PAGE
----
By Bill Bernat, Director and Technology Evangelist, Adaptiva
I recently invited security expert Andy Malone to join me and co-host Ami Casto for an episode of the Enterprise Endpoint Experts (E3) podcast. Andy is a Microsoft MCT and MVP, popular security author, consultant, and speaker. He’s also a sci-fi author, which you can learn more about by listening to the podcast here. In this blog, I pick out 10 of the important security configuration management best practices he shared with us.
1. Keep Windows Up to Date
The most important thing for any company to do to stay secure is to apply OS updates to all systems as quickly as possible. Andy puts it this way, “Patch, patch, patch. And when you finish patching, patch some more.”
While some companies force users to update, some give them more leeway. Microsoft used to make this a lot easier, with less frequent updates on Patch Tuesdays. Now, it’s more of a drip, drip, drip. Part of the issue is that updates can require a reboot, which users tend to disable. Microsoft is helping by allowing users to schedule their updates and delivering other enhancements to the process.
Delivering updates to all users quickly also challenges businesses. In a recent survey of IT pros by Adaptiva, over half of respondents indicated it can take a month or more for IT teams to execute Windows OS updates. That ultimately leaves systems vulnerable, and companies should work to patch much more quickly.
2. Switch Off Any Services You’re Not Using
This seems like a no-brainer, but a number of companies don’t fully lock this down. Do you know which services your company is allowing and disallowing? Are you monitoring endpoints for rogue services and cracking down on it? If not, you should be.
3. Disable Any Ports That You Don’t Need
Open ports are a red carpet welcome for a variety of cyberattacks. Every company knows this. Yet many companies still don’t lock ports carefully. Or they do it once and then don’t verify compliance on an ongoing basis. Every Windows endpoint should be port-restricted to use only what’s needed — at all times.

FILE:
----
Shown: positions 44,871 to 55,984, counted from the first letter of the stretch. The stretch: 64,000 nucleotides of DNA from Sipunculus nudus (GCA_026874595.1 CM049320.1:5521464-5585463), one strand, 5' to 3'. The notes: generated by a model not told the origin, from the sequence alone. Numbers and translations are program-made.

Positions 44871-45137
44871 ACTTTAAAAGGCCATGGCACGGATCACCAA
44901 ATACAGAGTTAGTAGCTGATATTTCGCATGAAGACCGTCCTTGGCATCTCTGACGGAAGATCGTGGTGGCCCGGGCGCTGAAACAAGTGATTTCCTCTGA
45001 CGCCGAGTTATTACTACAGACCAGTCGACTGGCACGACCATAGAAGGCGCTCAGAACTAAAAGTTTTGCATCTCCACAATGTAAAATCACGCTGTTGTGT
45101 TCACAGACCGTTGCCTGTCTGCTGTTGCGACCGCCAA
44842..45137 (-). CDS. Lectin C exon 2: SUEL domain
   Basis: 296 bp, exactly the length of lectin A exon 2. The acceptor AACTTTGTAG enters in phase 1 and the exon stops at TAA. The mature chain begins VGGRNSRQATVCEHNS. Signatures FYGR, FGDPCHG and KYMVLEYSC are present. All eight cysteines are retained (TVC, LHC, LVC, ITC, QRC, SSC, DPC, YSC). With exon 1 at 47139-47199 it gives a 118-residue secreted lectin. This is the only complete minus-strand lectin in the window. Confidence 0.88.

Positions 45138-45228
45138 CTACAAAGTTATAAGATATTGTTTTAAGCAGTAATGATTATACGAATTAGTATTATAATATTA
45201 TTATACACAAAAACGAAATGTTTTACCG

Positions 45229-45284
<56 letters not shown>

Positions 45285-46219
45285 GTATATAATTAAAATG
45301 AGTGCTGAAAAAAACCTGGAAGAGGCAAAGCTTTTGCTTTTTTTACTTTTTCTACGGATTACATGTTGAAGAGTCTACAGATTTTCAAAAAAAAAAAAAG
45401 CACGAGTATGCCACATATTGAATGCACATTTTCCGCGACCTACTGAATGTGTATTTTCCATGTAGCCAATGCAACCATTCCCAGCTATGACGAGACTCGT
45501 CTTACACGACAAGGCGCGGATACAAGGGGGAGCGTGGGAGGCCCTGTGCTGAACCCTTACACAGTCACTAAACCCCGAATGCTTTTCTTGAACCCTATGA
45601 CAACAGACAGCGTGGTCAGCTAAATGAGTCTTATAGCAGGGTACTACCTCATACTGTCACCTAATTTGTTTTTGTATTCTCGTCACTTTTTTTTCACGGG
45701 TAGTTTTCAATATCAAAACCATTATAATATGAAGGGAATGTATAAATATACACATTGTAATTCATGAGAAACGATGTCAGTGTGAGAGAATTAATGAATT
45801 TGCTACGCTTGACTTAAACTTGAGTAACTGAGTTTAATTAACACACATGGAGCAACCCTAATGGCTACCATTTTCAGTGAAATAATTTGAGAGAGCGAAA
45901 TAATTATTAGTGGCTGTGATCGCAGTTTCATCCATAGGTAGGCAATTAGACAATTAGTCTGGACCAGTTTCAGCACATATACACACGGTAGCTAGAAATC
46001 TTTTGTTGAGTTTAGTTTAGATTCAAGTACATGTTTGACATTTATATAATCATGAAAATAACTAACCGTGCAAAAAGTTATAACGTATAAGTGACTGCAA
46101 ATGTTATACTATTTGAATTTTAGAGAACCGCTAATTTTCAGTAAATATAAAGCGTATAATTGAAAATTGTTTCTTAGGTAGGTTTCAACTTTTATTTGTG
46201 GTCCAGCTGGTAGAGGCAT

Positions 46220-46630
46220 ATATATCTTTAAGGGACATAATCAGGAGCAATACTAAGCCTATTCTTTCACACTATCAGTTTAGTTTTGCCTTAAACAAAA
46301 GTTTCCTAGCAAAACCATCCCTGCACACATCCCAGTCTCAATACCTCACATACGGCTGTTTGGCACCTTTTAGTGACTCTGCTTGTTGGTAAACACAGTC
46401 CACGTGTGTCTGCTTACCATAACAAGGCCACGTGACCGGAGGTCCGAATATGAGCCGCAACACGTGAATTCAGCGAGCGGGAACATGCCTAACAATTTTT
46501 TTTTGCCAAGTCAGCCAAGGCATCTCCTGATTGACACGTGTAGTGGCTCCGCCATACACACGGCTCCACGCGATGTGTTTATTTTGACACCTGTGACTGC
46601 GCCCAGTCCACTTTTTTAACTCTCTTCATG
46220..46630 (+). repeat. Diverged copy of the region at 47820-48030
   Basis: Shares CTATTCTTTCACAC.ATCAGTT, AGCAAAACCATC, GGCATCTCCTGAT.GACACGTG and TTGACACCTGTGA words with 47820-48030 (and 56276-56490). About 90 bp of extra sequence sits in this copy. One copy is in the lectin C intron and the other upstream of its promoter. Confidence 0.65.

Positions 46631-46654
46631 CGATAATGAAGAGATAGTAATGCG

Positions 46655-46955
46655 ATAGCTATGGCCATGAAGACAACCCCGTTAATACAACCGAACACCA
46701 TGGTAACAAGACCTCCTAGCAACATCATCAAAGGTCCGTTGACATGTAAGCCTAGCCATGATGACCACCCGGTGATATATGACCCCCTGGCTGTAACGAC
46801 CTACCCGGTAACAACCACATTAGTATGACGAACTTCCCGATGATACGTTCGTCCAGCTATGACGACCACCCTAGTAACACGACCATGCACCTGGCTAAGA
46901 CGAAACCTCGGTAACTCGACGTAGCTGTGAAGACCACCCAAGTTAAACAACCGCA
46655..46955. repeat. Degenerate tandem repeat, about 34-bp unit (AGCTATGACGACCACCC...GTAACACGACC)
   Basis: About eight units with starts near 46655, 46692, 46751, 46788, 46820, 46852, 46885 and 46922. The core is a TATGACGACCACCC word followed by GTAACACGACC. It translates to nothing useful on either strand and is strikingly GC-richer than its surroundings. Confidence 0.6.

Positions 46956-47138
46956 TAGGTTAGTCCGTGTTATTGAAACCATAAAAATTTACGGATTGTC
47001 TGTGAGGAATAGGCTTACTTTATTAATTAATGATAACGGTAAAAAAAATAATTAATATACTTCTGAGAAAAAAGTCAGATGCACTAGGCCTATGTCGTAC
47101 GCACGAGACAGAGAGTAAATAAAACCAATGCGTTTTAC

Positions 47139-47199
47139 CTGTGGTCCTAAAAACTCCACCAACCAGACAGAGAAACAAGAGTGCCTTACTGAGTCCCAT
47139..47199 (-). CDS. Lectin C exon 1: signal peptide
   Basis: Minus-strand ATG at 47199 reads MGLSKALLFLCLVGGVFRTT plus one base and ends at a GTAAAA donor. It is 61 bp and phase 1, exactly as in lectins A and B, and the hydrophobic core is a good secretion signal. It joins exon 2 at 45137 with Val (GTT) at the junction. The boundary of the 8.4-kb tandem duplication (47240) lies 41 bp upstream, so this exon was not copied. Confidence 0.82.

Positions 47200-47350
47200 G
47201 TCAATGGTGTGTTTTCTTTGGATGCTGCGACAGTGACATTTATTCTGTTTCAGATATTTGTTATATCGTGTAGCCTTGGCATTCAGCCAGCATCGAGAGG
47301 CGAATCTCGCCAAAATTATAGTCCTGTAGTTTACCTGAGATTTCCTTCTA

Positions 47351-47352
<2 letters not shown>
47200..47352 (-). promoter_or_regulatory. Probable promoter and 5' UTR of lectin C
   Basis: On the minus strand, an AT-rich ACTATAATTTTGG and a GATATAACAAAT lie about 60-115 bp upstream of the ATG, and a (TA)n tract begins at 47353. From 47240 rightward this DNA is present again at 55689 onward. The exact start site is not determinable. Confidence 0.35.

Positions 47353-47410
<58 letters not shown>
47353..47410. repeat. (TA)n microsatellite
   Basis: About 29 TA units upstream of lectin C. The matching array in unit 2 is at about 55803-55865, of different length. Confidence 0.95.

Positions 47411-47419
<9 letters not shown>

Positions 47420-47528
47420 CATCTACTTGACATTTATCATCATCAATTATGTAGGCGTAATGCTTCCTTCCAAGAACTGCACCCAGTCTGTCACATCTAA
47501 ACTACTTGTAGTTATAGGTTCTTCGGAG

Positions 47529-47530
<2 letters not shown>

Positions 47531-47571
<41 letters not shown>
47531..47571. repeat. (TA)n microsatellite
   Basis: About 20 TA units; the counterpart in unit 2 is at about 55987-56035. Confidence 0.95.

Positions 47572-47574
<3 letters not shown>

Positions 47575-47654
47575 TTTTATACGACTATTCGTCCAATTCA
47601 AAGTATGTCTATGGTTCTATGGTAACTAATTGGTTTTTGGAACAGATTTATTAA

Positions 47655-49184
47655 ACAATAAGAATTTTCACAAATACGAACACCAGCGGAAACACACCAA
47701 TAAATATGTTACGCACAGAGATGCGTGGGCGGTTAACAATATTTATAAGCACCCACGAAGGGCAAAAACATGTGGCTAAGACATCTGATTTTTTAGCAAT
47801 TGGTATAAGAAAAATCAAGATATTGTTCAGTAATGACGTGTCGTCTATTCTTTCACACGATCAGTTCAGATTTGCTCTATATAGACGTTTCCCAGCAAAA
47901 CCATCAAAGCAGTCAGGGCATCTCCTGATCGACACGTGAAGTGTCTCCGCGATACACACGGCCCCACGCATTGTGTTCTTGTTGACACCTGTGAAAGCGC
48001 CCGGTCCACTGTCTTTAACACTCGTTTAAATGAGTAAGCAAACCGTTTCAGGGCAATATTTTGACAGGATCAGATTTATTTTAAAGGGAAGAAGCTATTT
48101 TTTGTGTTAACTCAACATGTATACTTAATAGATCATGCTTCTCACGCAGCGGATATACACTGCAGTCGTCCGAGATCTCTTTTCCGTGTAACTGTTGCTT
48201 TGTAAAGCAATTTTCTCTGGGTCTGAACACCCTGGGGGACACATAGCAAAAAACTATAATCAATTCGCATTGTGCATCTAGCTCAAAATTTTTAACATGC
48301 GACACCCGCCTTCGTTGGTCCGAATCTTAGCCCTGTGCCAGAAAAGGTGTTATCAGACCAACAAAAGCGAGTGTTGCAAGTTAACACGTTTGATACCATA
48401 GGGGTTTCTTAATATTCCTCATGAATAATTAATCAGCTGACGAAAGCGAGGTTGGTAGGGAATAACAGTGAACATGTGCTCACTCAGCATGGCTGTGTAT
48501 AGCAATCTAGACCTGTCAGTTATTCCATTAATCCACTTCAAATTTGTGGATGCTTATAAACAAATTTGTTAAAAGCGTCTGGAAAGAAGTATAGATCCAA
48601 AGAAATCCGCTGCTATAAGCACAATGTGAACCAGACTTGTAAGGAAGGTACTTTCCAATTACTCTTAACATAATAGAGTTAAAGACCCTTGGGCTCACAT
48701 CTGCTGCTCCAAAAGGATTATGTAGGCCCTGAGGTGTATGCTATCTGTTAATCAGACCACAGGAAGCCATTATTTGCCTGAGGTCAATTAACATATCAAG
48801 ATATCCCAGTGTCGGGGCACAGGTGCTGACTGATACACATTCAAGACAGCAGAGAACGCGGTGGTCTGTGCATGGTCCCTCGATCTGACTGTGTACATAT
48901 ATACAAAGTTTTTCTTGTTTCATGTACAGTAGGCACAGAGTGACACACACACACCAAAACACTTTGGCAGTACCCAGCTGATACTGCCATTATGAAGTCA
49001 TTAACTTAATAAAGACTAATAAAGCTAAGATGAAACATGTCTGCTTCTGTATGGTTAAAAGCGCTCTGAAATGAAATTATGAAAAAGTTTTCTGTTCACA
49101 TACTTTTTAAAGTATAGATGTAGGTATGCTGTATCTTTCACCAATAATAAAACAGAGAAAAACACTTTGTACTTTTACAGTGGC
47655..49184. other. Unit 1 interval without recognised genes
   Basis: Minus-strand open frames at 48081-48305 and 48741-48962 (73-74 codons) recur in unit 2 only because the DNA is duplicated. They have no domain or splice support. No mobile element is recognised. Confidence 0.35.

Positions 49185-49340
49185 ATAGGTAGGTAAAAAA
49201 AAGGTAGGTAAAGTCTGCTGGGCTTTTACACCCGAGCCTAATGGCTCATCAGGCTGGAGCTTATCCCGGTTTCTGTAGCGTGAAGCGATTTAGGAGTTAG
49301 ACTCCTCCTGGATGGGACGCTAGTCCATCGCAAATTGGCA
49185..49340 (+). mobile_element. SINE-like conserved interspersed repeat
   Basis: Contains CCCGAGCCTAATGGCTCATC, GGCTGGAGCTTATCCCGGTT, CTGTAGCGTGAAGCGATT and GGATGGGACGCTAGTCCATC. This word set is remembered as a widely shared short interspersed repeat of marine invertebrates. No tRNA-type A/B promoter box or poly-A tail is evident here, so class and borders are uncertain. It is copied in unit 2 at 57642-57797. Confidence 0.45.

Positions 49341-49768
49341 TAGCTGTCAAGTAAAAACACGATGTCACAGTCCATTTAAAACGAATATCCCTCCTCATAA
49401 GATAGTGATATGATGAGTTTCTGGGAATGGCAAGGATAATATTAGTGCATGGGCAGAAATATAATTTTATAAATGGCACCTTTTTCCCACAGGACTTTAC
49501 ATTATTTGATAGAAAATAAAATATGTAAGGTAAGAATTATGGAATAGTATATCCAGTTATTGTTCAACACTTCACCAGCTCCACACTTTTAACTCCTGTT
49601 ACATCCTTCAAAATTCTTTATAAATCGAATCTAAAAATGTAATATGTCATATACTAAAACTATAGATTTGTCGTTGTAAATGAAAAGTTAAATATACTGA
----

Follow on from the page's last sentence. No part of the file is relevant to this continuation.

4. Don’t Forget Your VMs!
Andy says it’s amazing how many people do their physical systems and overlook the VMs when it comes to applying updates and other security configuration management policies. Your virtual machines are just as vulnerable a target as physical computers. Cyberattackers don’t discriminate.
5. Stay on Top of Third-Party Patching
In the cybersecurity industry, the focus has moved away from attacking operating systems. It’s shifted to applications and mobile as well. So, application updates are no longer about functionality, they’re also about security. Antivirus is critical, but it’s just one of many third-party applications.
With tools like Configuration Manager or Intune, you can actually download the updates from the vendors and then push them out to your users. However, both products are limited to specific software vendors in different ways. That means administrators have to do a lot of heavy lifting or find some other solution to keep third-party patching current.
6. Office 365 Shops Should Check Their Secure Score
In a corporate environment, companies really are paying more attention to how they lock down Office 365. They need to make sure data isn’t leaked and that business units aren’t sharing data to other business units. Microsoft data loss prevention can help, but it’s just another tool to configure. The question is: are your systems configured correctly?
To this end, Microsoft has a piece of software called Secure Score. It analyzes the security of Office 365 across your entire organization. The solution analyzes things like users’ regular activities and security settings. Then it gives you a sort of “credit score for security.”